Eight stories about broken men making bad decisions. They’re dark and fucked-up and weird. They’re crime stories, but I’m not particularly interested in the crimes. I’m more interested in the desperation that comes with the act of committing a crime, any crime, even the pettiest one. These are stories about failure, about being failed, about continuing to fail, about finding new ways to fail. I consider them comedies. I wrote them over about an eight year stretch. I wrote the early ones when we were living in The Bronx and the later ones here in Oxford. Three of the stories are set in The Bronx, three in Brooklyn, and two in upstate New York (one of those moves up to Montreal for a bit).
I love your ‘70s crime movie blog, Goodbye Like a Bullet. What spurred you to do that? What are some of your favorite movies from the genre?
Thanks so much. I need to get back to it. My friend Anthony and I—we go way back—started it as a way of writing about our favorite movies. It was a conversation we’d been having for years, since we were sophomores in high school riding the B1 to Bay Ridge, and we wanted to do something like what Barry Gifford did for old noirs in Out of the Past. Originally, we thought about calling it The Long ‘70s because the ‘70s, tonally and atmospherically, stretch from about ’67-’83 as far as film is concerned, I think. It’s a totally unique period. Character first. Grime. Grit. Complexity. Studies in meanness. Things you could never get away with now without someone complaining there’s no one to root for; not in a studio picture anyway. Some favorites: Rolling Thunder, The French Connection, Prime Cut, The Long Goodbye, The Yakuza, Taxi Driver, Mean Streets, Scarecrow, Chinatown, The Getaway, Sisters, The Killing of a Chinese Bookie, Straight Time, The Friends of Eddie Coyle, Charley Varrick, Dog Day Afternoon. I could keep going and going.
Eddie Coyle is top-notch. Hell, that whole list is great. Speaking of stuff you dig – what books have you been reading lately? Any really blow you away?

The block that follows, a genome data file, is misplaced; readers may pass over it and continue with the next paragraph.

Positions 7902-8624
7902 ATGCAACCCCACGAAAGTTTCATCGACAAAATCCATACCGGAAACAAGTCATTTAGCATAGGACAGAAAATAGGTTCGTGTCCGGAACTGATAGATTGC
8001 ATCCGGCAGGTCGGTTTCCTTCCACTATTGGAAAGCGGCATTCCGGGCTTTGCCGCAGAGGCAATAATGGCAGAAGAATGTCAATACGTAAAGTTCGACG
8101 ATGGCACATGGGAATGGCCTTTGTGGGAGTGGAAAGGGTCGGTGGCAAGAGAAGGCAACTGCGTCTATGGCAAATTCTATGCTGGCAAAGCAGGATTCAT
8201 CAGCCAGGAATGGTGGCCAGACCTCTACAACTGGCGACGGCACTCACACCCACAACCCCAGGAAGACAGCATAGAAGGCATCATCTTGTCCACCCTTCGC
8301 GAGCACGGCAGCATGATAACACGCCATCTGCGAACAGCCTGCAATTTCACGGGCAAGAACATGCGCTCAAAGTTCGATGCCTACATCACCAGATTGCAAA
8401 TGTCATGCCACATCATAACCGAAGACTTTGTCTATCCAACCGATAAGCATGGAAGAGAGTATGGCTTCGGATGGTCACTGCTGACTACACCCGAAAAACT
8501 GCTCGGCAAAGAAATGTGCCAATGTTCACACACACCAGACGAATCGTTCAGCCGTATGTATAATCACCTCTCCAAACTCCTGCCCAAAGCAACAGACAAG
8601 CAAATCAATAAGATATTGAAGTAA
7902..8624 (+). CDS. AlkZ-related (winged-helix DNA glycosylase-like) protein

Hanya Yanagihara’s A Little Life wrecked me. One of the best books I’ve ever read. My friend Clay Jones compared it to Lars von Trier; I think that’s spot on. I’m always behind on comics, but I finally got around to Brian K. Vaughan’s Saga. Wow. I’ve been drunk on Maggie Nelson’s books; I just read Bluets and Jane: A Murder. I’m starting The Red Parts as soon as it comes in. I’ve been reading T.J. English’s The Savage City and am blown away by it—it really puts so much of what’s going on now in perspective. Ace Atkins is a pal and hero; his new Quinn Colson book, The Redeemers, is goddamn terrific. Ace loves ‘70s movies so much too and that works its way into everything he does. I read my friend Lori Jakiela’s beautiful new memoirBelief is Its Own Kind of Truth, Maybe a couple of times over the summer. Some books I can’t wait to read: William Gay’s Little Sister Death; Jack Pendarvis’s new short story collection and his Object Lessons book Cigarette Lighter; Dave Newman’s The Poem Factory.
Is there a little known fact that you can share with us, that has maybe played a big part in your writing but isn’t something people would know?
The influence of early Christian Slater films on me can’t be underestimated. I watched Pump Up the Volume every day for years. That’s not an exaggeration. That gave way to True Romance, copied for me off Pay-Per-View by a lunchroom friend named Mike; I still have every line memorized.